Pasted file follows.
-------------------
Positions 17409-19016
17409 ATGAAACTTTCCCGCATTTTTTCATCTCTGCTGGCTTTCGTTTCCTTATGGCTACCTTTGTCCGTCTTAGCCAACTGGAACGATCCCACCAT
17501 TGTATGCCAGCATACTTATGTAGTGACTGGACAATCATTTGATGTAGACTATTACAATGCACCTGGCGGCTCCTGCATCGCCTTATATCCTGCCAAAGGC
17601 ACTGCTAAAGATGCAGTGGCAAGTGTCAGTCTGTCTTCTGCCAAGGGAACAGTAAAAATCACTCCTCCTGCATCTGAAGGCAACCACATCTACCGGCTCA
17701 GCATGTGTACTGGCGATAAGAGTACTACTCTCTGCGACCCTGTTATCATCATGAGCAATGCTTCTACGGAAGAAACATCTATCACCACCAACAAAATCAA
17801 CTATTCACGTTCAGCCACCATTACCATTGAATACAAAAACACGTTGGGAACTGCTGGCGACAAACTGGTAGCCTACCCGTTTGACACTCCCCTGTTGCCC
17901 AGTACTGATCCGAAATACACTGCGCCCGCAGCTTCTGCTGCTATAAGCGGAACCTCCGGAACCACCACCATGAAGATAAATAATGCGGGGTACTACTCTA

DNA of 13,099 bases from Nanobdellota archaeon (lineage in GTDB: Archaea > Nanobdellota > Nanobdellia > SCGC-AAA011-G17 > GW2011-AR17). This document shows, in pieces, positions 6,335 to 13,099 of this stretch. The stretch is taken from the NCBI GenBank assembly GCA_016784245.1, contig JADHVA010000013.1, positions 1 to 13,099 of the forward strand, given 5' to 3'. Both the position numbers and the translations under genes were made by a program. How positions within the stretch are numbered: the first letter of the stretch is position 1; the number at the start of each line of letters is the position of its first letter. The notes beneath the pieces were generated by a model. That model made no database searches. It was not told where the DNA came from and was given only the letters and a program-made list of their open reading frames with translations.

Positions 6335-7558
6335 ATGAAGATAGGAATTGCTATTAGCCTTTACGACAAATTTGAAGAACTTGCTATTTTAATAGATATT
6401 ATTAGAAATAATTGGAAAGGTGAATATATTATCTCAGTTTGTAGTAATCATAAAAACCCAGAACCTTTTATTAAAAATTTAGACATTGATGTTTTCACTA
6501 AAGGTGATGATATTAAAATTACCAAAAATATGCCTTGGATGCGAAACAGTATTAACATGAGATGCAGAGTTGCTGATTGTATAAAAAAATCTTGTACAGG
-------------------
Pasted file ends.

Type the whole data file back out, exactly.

Positions 17409-19016
17409 ATGAAACTTTCCCGCATTTTTTCATCTCTGCTGGCTTTCGTTTCCTTATGGCTACCTTTGTCCGTCTTAGCCAACTGGAACGATCCCACCAT
17501 TGTATGCCAGCATACTTATGTAGTGACTGGACAATCATTTGATGTAGACTATTACAATGCACCTGGCGGCTCCTGCATCGCCTTATATCCTGCCAAAGGC
17601 ACTGCTAAAGATGCAGTGGCAAGTGTCAGTCTGTCTTCTGCCAAGGGAACAGTAAAAATCACTCCTCCTGCATCTGAAGGCAACCACATCTACCGGCTCA
17701 GCATGTGTACTGGCGATAAGAGTACTACTCTCTGCGACCCTGTTATCATCATGAGCAATGCTTCTACGGAAGAAACATCTATCACCACCAACAAAATCAA
17801 CTATTCACGTTCAGCCACCATTACCATTGAATACAAAAACACGTTGGGAACTGCTGGCGACAAACTGGTAGCCTACCCGTTTGACACTCCCCTGTTGCCC
17901 AGTACTGATCCGAAATACACTGCGCCCGCAGCTTCTGCTGCTATAAGCGGAACCTCCGGAACCACCACCATGAAGATAAATAATGCGGGGTACTACTCTA

DNA of 13,099 bases from Nanobdellota archaeon (lineage in GTDB: Archaea > Nanobdellota > Nanobdellia > SCGC-AAA011-G17 > GW2011-AR17). This document shows, in pieces, positions 6,335 to 13,099 of this stretch. The stretch is taken from the NCBI GenBank assembly GCA_016784245.1, contig JADHVA010000013.1, positions 1 to 13,099 of the forward strand, given 5' to 3'. Both the position numbers and the translations under genes were made by a program. How positions within the stretch are numbered: the first letter of the stretch is position 1; the number at the start of each line of letters is the position of its first letter. The notes beneath the pieces were generated by a model. That model made no database searches. It was not told where the DNA came from and was given only the letters and a program-made list of their open reading frames with translations.

Positions 6335-7558
6335 ATGAAGATAGGAATTGCTATTAGCCTTTACGACAAATTTGAAGAACTTGCTATTTTAATAGATATT
6401 ATTAGAAATAATTGGAAAGGTGAATATATTATCTCAGTTTGTAGTAATCATAAAAACCCAGAACCTTTTATTAAAAATTTAGACATTGATGTTTTCACTA
6501 AAGGTGATGATATTAAAATTACCAAAAATATGCCTTGGATGCGAAACAGTATTAACATGAGATGCAGAGTTGCTGATTGTATAAAAAAATCTTGTACAGG